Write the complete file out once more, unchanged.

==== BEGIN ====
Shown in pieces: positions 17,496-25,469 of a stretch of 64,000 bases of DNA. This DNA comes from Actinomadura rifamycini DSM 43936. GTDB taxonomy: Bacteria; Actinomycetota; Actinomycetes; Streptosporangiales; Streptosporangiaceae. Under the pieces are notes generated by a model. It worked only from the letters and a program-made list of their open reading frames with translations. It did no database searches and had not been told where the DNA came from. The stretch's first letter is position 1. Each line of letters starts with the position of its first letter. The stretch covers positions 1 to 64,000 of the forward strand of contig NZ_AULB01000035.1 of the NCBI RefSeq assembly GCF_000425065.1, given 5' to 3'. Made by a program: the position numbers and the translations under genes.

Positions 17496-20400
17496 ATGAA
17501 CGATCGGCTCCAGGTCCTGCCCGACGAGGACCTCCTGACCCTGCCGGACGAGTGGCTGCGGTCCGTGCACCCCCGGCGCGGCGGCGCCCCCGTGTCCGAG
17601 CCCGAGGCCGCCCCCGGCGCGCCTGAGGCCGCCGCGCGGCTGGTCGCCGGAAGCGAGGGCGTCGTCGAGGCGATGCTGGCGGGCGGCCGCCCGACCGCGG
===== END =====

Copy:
Shown in pieces: positions 17,496-25,469 of a stretch of 64,000 bases of DNA. This DNA comes from Actinomadura rifamycini DSM 43936. GTDB taxonomy: Bacteria; Actinomycetota; Actinomycetes; Streptosporangiales; Streptosporangiaceae. Under the pieces are notes generated by a model. It worked only from the letters and a program-made list of their open reading frames with translations. It did no database searches and had not been told where the DNA came from. The stretch's first letter is position 1. Each line of letters starts with the position of its first letter. The stretch covers positions 1 to 64,000 of the forward strand of contig NZ_AULB01000035.1 of the NCBI RefSeq assembly GCF_000425065.1, given 5' to 3'. Made by a program: the position numbers and the translations under genes.

Positions 17496-20400
17496 ATGAA
17501 CGATCGGCTCCAGGTCCTGCCCGACGAGGACCTCCTGACCCTGCCGGACGAGTGGCTGCGGTCCGTGCACCCCCGGCGCGGCGGCGCCCCCGTGTCCGAG
17601 CCCGAGGCCGCCCCCGGCGCGCCTGAGGCCGCCGCGCGGCTGGTCGCCGGAAGCGAGGGCGTCGTCGAGGCGATGCTGGCGGGCGGCCGCCCGACCGCGG